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My (culinary) life has been changed. Thanks in no small part to Solveig at Gluten Free Vegan Girl. In that we now have a gluten free, vegan dough that actually works. Works as in i’ve made bread rolls, baguettes, pizza bases, herbed garlic pull a parts and peshwari naans. All a complete, 100% success. So thank you Solveig. Our kitchen will never be the same again.

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Previously my doughs have always been on the heavy side, not awful at all, in fact they’ve made great toast, but not versatile and certainly they have never risen like traditional doughs.

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Solveig’s trick is to use psyllium. Ah, our good friend psyllium. If you follow us regularly you know that i use this guy in many of our dishes- a great binding agent (that also works wonders on flushing the digestive tract, but enough about that). Yet, i usually use him sparingly. Until now. There must be some crazy good magic happening when the yeast meets the psyllium, something in the fibre husk that feeds the yeast and causes a traditional rise.


I’ve tried this with a heap of flours and they’ve all worked swell but the most versatile mix for me ended up being buckwheat and chickpea. And i ended up using way more flour than Solveig suggests, so i’ve adapted her recipe to suit the success of my baking endeavours.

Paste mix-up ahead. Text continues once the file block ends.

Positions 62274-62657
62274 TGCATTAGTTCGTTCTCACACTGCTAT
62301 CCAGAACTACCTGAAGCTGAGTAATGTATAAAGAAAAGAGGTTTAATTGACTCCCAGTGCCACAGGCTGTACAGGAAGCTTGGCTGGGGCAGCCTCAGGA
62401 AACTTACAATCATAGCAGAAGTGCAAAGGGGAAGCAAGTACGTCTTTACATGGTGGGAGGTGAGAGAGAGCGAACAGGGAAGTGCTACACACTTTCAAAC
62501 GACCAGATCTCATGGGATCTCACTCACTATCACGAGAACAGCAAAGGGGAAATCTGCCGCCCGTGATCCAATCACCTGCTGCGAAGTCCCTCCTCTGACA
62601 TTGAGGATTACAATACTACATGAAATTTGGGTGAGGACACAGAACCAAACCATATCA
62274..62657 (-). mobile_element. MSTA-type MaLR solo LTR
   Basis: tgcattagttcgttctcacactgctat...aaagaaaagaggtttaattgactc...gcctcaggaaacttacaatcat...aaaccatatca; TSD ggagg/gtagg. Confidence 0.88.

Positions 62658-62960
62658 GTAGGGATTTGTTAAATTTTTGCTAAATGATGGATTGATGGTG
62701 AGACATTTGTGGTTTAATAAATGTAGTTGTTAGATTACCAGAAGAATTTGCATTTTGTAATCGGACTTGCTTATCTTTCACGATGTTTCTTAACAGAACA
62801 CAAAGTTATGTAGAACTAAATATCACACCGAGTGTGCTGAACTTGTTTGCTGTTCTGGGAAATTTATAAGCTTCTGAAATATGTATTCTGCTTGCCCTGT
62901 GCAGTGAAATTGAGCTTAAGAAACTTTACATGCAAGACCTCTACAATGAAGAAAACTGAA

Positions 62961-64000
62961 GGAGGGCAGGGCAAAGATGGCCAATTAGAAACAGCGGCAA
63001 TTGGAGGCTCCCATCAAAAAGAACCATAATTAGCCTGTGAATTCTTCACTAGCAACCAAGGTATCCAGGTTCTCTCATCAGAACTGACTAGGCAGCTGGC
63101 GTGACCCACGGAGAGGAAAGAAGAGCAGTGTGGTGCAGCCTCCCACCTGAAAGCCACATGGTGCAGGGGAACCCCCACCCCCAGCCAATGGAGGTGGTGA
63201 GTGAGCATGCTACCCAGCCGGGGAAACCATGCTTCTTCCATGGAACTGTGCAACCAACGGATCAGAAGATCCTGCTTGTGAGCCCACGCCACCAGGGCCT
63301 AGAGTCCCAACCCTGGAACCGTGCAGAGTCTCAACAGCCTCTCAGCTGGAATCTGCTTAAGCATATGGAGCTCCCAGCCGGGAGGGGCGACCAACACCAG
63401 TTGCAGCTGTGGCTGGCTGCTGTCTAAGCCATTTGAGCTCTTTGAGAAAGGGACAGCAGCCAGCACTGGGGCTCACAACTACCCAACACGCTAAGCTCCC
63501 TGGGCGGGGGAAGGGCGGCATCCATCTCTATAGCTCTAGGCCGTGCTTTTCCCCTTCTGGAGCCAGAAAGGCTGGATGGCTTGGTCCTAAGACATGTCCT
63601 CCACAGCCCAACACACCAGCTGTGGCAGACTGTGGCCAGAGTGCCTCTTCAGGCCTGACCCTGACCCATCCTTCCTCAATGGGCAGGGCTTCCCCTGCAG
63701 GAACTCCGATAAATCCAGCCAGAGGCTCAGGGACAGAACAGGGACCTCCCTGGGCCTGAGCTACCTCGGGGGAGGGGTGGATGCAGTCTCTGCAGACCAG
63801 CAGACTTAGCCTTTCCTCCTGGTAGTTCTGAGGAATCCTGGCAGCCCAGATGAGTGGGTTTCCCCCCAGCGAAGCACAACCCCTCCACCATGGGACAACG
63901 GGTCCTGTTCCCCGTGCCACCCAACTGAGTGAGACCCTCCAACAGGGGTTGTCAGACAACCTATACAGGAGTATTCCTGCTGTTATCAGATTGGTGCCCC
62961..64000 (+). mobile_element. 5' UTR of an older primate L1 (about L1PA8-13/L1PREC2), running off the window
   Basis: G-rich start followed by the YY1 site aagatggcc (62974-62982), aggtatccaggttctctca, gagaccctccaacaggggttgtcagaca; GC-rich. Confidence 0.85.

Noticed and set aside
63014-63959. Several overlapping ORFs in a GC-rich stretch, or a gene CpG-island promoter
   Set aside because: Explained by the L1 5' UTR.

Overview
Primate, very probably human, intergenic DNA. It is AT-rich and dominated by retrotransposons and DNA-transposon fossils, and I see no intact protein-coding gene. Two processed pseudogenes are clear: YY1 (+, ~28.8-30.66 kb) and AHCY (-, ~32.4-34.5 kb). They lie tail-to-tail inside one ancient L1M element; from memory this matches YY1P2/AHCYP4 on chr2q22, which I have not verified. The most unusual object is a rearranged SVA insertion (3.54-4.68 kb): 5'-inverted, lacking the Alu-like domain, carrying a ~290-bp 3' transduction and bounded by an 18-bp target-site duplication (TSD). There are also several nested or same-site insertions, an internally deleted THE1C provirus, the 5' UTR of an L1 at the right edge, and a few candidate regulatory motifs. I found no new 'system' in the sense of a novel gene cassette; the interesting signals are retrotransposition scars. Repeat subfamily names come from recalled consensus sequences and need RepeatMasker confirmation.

So here is the recipe for the one dough to rule them all. I’ve left it as a standard bread recipe but chances are i will be posting my other glorious creations soon enough. So bookmark this page- i’ll be referring to in future.

Happy Baking lovelies…

(Makes 8 rolls and 2 baguette-esque batons, Vegan, Gluten Free)

  • 5 cups Gluten Free Flour (i did equal buckwheat and chickpea) + a few extra cups on standby (for kneading)
  • 5 cups lukewarm water
  • 8 tbsp Psyllium Husk Powder
  • 2 tbsp Fast Action Yeast
  • 1 1/2 tsp Sea Salt
  1. In a large bowl, mix the psyllium with the water, stir well and set aside for a few minutes
  2. Stir in the yeast and salt real well and leave for 10 minutes
  3. Add the flour and mix until you get a sticky dough
  4. Leave to raise for 30 minutes- 1 hour
  5. Heat the oven to 200c, line two trays with baking parchment and a sprinkle of flour
  6. Tip the dough onto a well floured surface (this is where you may need the extra flour because you cannot knead the dough if its too wet) and add enough flour until the dough ain’t sticking to your hands/ everything it touches but is still very malleable
  7. Knead for a few minutes and then roll into a long sausage
  8. Cut the dough in two, form 8 rolls with one half and two batons with the other half
  9. Pop into your trays and leave for another 30 minutes/ 1 hour
  10. Brush the tops of the dough with water and bake for 30- 40 minutes, until you have a nice golden crust
  11. Allow to cool completely before serving